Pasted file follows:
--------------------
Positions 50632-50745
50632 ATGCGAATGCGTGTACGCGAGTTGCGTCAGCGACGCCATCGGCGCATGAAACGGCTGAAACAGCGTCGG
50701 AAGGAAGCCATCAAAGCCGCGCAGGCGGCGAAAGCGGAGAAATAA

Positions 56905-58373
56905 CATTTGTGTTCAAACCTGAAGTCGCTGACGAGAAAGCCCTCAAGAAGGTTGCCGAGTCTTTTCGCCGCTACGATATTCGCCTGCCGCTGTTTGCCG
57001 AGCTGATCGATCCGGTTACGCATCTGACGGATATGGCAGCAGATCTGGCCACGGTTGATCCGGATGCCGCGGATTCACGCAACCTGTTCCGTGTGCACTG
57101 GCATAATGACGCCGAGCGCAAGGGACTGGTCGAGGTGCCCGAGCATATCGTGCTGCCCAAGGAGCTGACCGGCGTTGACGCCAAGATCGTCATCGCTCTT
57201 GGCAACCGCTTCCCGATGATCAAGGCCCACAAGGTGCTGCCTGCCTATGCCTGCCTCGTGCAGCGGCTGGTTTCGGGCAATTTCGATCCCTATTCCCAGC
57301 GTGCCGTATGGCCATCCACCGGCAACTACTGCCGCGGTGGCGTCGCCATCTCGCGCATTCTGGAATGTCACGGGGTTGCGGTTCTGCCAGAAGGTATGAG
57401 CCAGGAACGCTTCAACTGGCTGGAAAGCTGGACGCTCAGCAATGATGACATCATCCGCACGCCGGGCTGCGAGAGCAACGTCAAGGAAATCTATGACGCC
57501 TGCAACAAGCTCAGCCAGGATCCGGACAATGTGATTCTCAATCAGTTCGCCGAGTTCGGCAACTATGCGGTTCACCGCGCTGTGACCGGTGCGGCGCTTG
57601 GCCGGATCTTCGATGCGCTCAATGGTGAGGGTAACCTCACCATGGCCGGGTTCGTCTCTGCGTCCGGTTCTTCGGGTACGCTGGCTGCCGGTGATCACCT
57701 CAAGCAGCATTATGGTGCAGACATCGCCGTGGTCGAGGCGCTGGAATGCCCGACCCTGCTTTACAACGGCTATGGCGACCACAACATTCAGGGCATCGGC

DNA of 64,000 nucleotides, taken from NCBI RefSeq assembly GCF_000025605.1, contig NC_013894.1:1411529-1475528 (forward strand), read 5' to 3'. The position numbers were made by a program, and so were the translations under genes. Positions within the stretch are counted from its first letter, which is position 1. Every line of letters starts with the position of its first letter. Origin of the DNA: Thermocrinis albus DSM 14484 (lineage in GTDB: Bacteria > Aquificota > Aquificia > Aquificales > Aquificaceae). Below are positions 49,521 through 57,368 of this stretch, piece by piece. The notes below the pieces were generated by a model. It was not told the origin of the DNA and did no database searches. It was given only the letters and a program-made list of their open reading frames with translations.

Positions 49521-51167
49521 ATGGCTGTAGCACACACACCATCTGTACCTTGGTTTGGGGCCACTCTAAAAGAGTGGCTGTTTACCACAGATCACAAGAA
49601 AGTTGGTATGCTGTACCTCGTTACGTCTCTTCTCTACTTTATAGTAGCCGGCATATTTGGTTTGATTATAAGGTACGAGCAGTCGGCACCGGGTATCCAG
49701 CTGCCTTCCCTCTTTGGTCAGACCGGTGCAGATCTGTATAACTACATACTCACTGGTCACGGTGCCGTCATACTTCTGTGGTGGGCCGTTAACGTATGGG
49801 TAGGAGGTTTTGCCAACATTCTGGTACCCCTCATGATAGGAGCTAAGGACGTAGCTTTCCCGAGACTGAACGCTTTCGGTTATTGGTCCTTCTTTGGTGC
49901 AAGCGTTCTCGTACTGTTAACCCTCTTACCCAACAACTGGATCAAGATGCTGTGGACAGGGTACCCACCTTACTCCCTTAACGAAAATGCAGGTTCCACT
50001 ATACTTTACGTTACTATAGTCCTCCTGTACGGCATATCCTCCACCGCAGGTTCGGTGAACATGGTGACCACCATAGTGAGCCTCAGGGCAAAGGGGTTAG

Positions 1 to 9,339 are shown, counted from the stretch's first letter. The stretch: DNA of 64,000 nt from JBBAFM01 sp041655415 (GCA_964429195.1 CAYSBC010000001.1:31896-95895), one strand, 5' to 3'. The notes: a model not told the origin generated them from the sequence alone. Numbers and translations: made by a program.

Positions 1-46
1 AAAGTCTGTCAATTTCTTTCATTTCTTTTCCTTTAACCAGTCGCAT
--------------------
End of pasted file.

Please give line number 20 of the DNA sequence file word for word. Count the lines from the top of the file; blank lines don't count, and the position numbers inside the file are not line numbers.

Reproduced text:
49901 AAGCGTTCTCGTACTGTTAACCCTCTTACCCAACAACTGGATCAAGATGCTGTGGACAGGGTACCCACCTTACTCCCTTAACGAAAATGCAGGTTCCACT